The deliberately unsensational approach taken by the programmers at NRK is completely at odds with how World events are usually conveyed to us, and though there were a few reports genuinely attempting to understand the appeal of “Slow Television”, many news features awkwardly tried to sensationalise this World Record attempt or rubbish the very idea of the broadcast for not confirming to the usual tropes of competition coverage.
Maybe the snarkier Newspaper articles announcing this broadcast would have been different if the people writing them were knitters or spinners who could imagine what a deep pleasure it would be to vicariously participate in this woolly feat! For this WOVEMBERIST, it was good to feel the un-cynical thrill that television can occasionally really be used to connect people in a meaningful way. Key to maintaining a sense of intimacy was the way that the broadcast resembled in so many details the textures of everyday life. The space was not a sterile studio; the handspinners and handknitters were not wearing crazy outfits; the pace had not been set to “knitting-on-steroids”; and there were no relentless background beats chivvying the action along. Instead, the organisers concentrated on making the concept simple and interesting, and on including space for viewers to fill with their own thoughts. There was something truly lovely about seeing spinning wheels spinning and enjoying the same lulls and swells of conversation that you’d find in a Guild meeting or at knit night; it made everyone feel they were there. There was some fear I think that this type of television would be boring, but rising ratings and figures on Twitter trends show that there is perhaps more demand for this kind of broadcast than may previously have been assumed.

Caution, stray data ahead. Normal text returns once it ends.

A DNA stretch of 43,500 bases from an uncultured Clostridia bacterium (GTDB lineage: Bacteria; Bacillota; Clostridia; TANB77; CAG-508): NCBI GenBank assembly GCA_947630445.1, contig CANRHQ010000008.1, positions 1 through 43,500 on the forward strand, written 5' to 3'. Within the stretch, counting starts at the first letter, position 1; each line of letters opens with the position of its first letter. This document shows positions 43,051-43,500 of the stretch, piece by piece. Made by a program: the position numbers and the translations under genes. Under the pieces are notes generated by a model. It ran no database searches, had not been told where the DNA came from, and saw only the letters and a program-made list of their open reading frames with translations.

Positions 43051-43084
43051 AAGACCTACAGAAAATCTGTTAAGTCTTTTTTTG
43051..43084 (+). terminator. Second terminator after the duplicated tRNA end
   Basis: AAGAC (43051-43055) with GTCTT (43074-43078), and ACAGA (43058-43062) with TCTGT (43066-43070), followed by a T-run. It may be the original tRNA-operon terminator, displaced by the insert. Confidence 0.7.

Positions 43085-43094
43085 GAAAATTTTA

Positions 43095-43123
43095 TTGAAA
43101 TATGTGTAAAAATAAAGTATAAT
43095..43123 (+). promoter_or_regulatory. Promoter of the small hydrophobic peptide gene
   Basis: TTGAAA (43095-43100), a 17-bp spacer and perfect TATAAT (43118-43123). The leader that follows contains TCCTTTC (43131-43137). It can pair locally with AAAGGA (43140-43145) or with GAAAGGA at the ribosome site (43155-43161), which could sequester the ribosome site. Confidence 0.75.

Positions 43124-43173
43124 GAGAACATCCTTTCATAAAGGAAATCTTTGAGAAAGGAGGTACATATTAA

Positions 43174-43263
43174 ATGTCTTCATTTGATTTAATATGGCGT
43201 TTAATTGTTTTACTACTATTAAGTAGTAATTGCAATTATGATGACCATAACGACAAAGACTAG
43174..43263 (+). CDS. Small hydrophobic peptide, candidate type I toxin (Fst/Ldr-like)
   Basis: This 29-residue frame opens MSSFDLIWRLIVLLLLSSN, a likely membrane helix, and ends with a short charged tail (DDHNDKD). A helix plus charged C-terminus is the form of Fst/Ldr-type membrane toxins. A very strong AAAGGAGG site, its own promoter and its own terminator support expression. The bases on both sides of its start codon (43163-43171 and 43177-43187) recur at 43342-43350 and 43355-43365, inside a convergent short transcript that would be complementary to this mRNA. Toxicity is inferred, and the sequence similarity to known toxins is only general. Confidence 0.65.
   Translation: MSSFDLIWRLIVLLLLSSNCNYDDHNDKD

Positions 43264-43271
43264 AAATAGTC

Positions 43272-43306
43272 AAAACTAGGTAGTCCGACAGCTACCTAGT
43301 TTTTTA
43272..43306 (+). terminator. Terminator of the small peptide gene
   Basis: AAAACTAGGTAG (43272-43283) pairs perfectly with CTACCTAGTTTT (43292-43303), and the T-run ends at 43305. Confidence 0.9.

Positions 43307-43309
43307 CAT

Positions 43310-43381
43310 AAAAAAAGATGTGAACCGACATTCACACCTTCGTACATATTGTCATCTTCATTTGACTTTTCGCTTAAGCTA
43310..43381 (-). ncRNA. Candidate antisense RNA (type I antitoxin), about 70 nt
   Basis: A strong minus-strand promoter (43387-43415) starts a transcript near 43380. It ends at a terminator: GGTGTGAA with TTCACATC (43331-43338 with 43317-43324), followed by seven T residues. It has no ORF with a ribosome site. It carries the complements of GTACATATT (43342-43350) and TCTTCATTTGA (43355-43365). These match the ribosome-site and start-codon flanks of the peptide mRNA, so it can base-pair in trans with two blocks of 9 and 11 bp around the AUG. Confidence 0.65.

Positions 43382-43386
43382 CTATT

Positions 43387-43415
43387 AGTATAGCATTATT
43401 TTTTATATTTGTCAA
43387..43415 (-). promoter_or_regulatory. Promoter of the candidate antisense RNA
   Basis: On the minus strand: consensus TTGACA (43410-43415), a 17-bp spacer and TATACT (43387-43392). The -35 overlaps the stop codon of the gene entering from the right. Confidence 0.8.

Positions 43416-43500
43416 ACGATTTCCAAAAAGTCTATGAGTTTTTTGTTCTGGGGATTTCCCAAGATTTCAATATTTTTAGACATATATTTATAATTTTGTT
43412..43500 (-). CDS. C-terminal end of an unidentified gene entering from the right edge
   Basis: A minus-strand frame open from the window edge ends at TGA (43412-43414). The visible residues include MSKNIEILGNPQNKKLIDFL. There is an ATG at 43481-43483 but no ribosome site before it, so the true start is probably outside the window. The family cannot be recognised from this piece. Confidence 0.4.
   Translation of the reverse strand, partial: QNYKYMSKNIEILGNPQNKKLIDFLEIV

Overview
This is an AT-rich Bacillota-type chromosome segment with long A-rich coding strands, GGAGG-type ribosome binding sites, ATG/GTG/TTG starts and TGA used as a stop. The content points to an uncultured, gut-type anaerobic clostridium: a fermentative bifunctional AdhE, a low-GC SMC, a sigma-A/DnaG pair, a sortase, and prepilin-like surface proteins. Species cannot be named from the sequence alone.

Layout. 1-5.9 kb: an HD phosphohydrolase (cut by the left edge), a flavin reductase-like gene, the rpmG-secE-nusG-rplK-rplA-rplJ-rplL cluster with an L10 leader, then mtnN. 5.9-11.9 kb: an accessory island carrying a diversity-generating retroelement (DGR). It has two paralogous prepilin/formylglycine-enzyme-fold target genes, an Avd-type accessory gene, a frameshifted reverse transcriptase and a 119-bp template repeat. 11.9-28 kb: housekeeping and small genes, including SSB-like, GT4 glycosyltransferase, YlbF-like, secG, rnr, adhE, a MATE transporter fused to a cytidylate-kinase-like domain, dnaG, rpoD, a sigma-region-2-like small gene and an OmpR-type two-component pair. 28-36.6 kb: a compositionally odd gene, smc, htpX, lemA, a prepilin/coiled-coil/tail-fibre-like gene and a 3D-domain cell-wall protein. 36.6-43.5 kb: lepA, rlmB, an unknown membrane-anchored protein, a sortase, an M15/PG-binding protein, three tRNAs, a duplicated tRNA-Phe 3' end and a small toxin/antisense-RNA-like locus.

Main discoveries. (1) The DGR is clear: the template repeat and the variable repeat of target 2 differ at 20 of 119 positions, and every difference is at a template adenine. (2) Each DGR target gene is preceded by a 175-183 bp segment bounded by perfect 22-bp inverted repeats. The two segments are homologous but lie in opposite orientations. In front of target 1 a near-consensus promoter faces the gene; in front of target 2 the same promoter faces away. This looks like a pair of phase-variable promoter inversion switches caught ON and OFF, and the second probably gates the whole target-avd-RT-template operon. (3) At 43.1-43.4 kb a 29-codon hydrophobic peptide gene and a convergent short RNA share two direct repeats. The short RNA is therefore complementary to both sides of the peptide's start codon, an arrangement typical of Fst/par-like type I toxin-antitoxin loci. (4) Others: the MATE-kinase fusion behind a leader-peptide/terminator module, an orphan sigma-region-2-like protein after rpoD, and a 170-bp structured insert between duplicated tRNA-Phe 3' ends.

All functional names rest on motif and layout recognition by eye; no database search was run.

Sadly, the Norwegian team did not beat the Australian World Record for the International Back to Back Wool Challenge; information online about the actual times is a bit scant, but to the best of my knowledge the Norwegian sweater was completed in eight hours and thirty three minutes. Yet in spite of the World Record not being beaten, nine hours of solid WOOL broadcasting occurred! This WOOL broadcasting featured interesting commentary; loads of viewer interaction; a public airing of many important knitting and spinning narratives; and hours of footage of people confidently handspinning and handknitting on the television! There was a wonderful moment, for example, when this handspinner described how she had learnt to spin some years ago, specifically because she thought it would be so amazing to be able to make a sweater from a sheep she had actually met.
The story of who holds the World Record for the International Back to Back Wool Challenge is one story, and it’s a good one. However, here at WOVEMBER we are interested in another story, too, which is about celebrating the origins of wool in the landscape; highlighting that it grows on the back of a sheep; and foregrounding the labour that goes into processing and designing with this wonderful textile. If we think about that story, and of how everyone working with 100% WOOL in one way or another is part of it, then the NRK broadcast was an utter triumph and publicised that message to the masses in an interesting and engaging way.
Well Done Norway for bringing WOOL to the fore through your magnificent concept of “Slow TV” and for your International and inclusive approach to audience engagement. Thank you for presenting the labour of shearing, spinning and knitting in a way which invited others to join in and feel part of what you were doing; and last but not least – since we are in the ‘Growing Wool’ phase of WOVEMBER – thank you Guri, the Norwegian White from the island of Radøy, without whose fleece none of this could have happened.
[Guri the sheep – image found here]